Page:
What is STEAM?
STEAM is an educational approach to learning that uses Science, Technology, Engineering, the Arts and Mathematics as access points for guiding student inquiry, dialogue, and critical thinking. These skills are imperative in ensuring our students are best prepared for the future of education and the workforce.
Most parents love the notion of promoting self-sufficiency in their children. However, there are a number of barriers to overcome when it comes to putting the concept into practice.
Time is a common barrier. It can be simpler to make their lunch/get them out of bed/sort out their friendship problem rather than leaving these things for them to do. Somehow we need to strike a balance. Another barrier is an attitude to risk, our natural protective instinct.
In a previous blog provided some great ideas about what you can do at home to support Mathematics. Here are some terrific ways you can support English.
Student reports provide you with a clear picture of your child’s progress. They are used in all Victorian government schools to report student achievements from Foundation to Year 10.
The student reports are so everyone has a clear picture of your child's current achievements and the progress they have made.
Your child’s report will have clearly written comments that tell you what your child knows and what they can do. The report will also identify areas in which your child needs further help or can improve and de- scribes what Streeton Primary School will do to support your child.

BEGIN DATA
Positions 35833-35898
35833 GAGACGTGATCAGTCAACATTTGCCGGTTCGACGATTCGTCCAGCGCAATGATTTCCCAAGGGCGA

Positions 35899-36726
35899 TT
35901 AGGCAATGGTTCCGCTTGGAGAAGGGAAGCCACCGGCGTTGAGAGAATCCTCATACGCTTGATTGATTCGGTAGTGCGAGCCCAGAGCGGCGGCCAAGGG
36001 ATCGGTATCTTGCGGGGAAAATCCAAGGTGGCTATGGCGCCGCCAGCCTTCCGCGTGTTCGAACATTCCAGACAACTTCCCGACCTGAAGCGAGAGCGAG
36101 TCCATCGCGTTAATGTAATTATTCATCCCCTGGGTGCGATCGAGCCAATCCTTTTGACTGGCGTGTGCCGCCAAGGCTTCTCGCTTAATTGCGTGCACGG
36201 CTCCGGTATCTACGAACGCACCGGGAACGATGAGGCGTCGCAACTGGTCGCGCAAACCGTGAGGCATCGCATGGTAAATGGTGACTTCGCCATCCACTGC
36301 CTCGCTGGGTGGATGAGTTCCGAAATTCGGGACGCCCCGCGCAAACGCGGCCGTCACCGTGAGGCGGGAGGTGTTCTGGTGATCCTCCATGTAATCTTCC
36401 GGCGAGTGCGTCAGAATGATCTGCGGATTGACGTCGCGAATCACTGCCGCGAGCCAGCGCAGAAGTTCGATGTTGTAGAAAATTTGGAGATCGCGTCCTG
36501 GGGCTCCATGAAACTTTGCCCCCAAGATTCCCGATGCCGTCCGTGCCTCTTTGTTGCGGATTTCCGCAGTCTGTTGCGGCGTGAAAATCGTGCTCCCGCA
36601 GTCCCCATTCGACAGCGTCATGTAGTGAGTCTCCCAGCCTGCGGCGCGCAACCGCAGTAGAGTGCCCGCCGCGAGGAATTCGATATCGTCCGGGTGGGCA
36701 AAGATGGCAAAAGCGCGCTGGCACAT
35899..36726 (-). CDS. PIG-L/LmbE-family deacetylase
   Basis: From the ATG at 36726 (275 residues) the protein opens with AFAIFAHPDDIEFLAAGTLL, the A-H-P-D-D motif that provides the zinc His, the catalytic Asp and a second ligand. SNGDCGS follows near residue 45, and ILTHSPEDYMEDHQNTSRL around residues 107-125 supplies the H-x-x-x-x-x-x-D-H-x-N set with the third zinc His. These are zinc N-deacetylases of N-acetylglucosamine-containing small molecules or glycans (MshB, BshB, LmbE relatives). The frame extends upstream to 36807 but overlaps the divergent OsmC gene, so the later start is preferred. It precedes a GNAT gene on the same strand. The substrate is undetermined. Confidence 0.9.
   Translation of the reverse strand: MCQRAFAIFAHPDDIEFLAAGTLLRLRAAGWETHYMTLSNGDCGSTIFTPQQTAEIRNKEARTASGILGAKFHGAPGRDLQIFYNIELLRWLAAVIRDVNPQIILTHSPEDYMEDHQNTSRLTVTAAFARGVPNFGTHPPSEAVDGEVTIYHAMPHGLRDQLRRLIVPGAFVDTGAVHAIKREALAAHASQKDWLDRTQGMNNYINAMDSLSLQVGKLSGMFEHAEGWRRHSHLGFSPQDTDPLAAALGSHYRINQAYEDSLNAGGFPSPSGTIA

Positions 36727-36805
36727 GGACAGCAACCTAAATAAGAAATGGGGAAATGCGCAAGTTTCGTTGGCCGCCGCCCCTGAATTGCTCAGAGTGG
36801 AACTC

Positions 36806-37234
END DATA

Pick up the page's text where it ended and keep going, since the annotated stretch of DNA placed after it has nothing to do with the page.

Student reports bring mixed feelings for parents. They can range from pleasure and pride if your child is performing well and considerable angst when your child is not progressing as you hoped. Reports can mean anxious times for students too. ‘Will my parents be disappointed or proud?’ ‘Will they over-react or will they be level-headed?’ ‘Will they look at the negatives or will they focus on the positives first?’
Mathematics provides students with access to important mathematical ideas, knowledge and skills that they will draw on in their personal and work lives.
Number, measurement and geometry, statistics and probability are common aspects of most people’s mathematical experience in everyday personal, study and work situations. Equally important are the essential roles that algebra, functions and relations, logic, mathematical structure and working mathematically.
The Mathematics curriculum focuses on developing increasingly sophisticated and refined mathematical understanding, fluency, reasoning, modelling and problem-solving. These capabilities enable students to respond to familiar and unfamiliar situations by employing mathematics to make informed decisions and solve problems efficiently.